Shifting Focus: Is It Time To Quit Photography?
By Kyle Wilson
With 18 years as a wedding photographer in Cancun, Citlalli Rico has shot over 600 destination weddings. Her passion and experience capturing couples’ stories have made her a world-class wedding photographer. She chats with Kyle Wilson about the changes she’s seen in the industry, her personal journey, and valuable lessons learned along the way.
KW: You've been a full-time photographer for a long time?
CR: I’ve been a wedding photographer for almost 18 years now. It's been a while, almost half of my life. That's crazy.
KW: What have you seen within the industry that's different now from when you started?
CR: For some context, I’ve been living in Cancun for over 30 years and shooting here for 18. Most of my weddings are for international couples at all-inclusive resorts, and most are on the beach. They have the same energy and vibe because everybody’s on vacation. The greatest part about destination weddings is that you don't have everyone stressed out at home, running around, picking up the dress or the suit. They're just chilling by the pool before the wedding starts. Now, people pay more attention to things like decorations; they don't just go with the flow with whatever the venue gives them. They're paying more attention because of Pinterest. Those are the things that I can see people are spending more money on right now than before.
KW: Does 'all-inclusive' include photographers?
CR: Yes, they have their own vendors. That's been hurting the photography industry because they have their inside photographers who won't allow external vendors to shoot unless they charge a penalty fee to the client. And that penalty fee can be crazy, like $2,000 per vendor. So if you want to bring your own videographer and makeup artist, that hurts. But clients are still willing to pay these fees to get the person or team they want to work with.
KW: How are those photographers who work as vendor-specific photographers viewed in your local communities?
CR: I have a lot of respect for the guys starting at resorts. It’s normally really young kids who are just starting and getting paid very little. Then, after a year or so, they’re starting their own studio.
KW: What has been the proudest moment of your career?
CR: When I started submitting images to contests, I started winning. It was a proud moment for me and put my name on the map. I won awards that allowed me to speak at gigs and conferences all over the world. I was 30 when this happened, and I had never had a chance to travel. Then I was in Amsterdam and Portugal and Brazil.
KW: What's been your worst business decision?
CR: One of them is waiting too long to start saving for retirement. It’s not something people tell you when you’re young. The other is when I was starting out, I put all my energy and effort into becoming a better photographer, but I wish I had put more effort into learning the business part.
KW: Data backup and budgeting and taxes and insurance are just not discussions that people have. It's not fun, and nobody talks about it.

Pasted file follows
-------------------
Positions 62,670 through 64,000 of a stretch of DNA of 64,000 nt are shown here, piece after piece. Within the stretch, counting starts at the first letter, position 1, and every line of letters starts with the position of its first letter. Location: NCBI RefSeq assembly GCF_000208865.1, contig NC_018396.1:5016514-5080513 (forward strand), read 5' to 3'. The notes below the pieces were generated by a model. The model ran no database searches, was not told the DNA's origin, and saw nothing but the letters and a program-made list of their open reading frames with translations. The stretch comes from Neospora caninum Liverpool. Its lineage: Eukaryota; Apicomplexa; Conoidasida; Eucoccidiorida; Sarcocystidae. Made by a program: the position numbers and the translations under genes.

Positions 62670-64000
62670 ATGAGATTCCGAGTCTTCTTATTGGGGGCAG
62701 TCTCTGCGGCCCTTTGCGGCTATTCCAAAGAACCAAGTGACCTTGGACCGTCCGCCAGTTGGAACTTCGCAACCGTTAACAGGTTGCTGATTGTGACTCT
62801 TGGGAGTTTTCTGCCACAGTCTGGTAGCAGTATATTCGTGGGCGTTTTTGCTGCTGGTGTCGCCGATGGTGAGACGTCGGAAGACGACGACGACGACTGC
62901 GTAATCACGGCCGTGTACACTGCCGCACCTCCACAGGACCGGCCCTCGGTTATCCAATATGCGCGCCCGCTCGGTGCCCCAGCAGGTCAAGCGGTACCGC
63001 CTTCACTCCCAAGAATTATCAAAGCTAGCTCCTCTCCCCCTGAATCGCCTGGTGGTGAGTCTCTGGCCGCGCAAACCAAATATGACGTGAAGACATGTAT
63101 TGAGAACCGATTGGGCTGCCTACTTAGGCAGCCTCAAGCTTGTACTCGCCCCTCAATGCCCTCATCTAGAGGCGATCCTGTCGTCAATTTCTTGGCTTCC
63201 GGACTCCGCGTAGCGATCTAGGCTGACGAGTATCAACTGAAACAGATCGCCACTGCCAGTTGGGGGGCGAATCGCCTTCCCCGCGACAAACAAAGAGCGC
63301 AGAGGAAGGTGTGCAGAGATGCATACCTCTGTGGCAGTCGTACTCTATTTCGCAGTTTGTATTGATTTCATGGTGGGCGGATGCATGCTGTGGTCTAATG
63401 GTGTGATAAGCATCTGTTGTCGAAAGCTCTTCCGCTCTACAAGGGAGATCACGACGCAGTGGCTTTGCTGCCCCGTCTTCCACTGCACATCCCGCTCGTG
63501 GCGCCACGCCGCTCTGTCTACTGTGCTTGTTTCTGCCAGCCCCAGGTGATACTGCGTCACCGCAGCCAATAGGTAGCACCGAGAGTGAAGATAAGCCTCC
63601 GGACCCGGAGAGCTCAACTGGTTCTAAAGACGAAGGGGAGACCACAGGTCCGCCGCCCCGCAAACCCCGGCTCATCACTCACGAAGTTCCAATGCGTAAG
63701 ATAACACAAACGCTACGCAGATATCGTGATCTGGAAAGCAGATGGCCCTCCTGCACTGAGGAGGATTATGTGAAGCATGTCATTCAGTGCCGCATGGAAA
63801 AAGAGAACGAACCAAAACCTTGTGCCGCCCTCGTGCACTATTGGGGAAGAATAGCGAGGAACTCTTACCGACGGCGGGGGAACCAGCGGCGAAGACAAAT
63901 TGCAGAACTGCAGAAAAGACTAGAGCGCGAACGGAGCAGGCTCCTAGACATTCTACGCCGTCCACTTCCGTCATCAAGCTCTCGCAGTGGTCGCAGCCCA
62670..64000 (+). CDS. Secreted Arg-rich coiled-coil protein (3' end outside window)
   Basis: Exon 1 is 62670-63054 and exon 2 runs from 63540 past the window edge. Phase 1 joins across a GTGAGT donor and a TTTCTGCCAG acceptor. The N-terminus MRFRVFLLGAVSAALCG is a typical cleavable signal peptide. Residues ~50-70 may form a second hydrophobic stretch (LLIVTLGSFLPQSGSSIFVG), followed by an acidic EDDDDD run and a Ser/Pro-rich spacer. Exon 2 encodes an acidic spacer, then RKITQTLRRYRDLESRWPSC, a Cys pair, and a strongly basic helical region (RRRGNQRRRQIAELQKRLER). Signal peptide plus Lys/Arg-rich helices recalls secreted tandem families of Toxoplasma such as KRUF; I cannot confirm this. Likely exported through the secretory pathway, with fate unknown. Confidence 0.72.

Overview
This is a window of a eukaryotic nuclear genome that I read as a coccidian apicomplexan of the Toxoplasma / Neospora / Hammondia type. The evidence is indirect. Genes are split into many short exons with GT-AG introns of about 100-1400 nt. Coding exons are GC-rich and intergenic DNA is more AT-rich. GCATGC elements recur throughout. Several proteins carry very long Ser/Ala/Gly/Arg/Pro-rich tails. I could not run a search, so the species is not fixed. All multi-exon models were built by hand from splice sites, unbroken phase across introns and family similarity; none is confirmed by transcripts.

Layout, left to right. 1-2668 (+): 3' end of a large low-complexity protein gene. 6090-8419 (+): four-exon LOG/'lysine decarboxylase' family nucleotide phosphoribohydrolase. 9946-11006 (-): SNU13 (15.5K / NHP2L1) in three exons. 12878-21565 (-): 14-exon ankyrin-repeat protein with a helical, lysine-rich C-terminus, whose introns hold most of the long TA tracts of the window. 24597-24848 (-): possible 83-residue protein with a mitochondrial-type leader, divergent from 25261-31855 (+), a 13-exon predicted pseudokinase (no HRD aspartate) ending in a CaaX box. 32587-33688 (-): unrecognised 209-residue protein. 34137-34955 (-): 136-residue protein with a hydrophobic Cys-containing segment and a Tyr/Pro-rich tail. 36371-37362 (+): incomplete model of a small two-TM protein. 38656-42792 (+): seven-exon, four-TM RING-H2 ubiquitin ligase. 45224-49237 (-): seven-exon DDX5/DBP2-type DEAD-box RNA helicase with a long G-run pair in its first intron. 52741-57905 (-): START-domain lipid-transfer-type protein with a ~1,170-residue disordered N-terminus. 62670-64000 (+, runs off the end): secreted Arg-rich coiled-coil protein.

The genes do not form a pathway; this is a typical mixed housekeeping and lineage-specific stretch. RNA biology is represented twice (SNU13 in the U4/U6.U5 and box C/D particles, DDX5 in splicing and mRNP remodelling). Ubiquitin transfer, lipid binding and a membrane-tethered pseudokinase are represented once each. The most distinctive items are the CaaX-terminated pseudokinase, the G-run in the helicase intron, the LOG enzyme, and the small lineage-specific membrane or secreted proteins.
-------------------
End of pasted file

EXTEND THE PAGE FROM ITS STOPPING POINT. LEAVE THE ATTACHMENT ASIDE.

CR: No one wants to go and listen to a person talking about numbers for an hour. But there are a few that I have listened to that have been very helpful. When you’re starting you really want to learn the technical aspects, but then someone says, ‘Hey, you have to pay taxes.’
KW: What's been your best business decision?
CR: I’ve been working with my sister since I started. She has been my second shooter for 17 years. A second good decision was diversifying the business so that not all of my income is from weddings. I started teaching other photographers over 10 years ago, and it has helped tremendously to have something else bringing in income. If you’re starting, please do it! And the more you teach, the more you learn. I'm not teaching as much now. I realized it was important for my mental health to take things slow and not travel as much. So now I'm spending more time taking care of myself and that's been a wise decision.
KW: What camera are you carrying with you most these days, whether for work or personal?
CR: A9 is my go-to right now. I'm still shooting this DSLR with Nikon and Mirrorless with Sony. I am happy with mirrorless, it is more gentle on the body because they're so light.
KW: What's your current problem? What are you working on?
CR: My problem is keeping up with social media. Right now all my energy is put towards staying healthy. COVID hit me really hard in general and my energy is put into recovering from that and my mental health. So social media is not at the top of my priority list. I should outsource but I haven’t found the right person. As a destination wedding photographer in Cancun, I feel like the market is looking to Instagram.
KW: Where do you land in Google search?
CR: It's important to keep your website running so I put a lot of effort into that. I used to blog all the time, and I was doing very well, but now people who discovered how to do SEO properly are ranking way higher. What works is sharing helpful articles, not just about shooting this wedding at this venue. My most visited article on my blog is about wedding gift bags. It has nothing to do with photography but it’s valuable information. I need to find a rhythm, but it's hard to keep up right now. It will happen. I’m confident.
KW: Your work is so beautiful. Thank you for taking up so much of your time today.
CR: Thank you so much, Kyle. It was great chatting with you. Thank you for inviting me and I'm so glad to be part of the Narrative family.
Check out Citlalli’s outstanding wedding photography at citlallirico.com and see if she’s kept up her Instagram @citlalliricophotography.
This interview has been edited and condensed. Subscribe to our YouTube channel for the full, unedited interview and more epic photography content.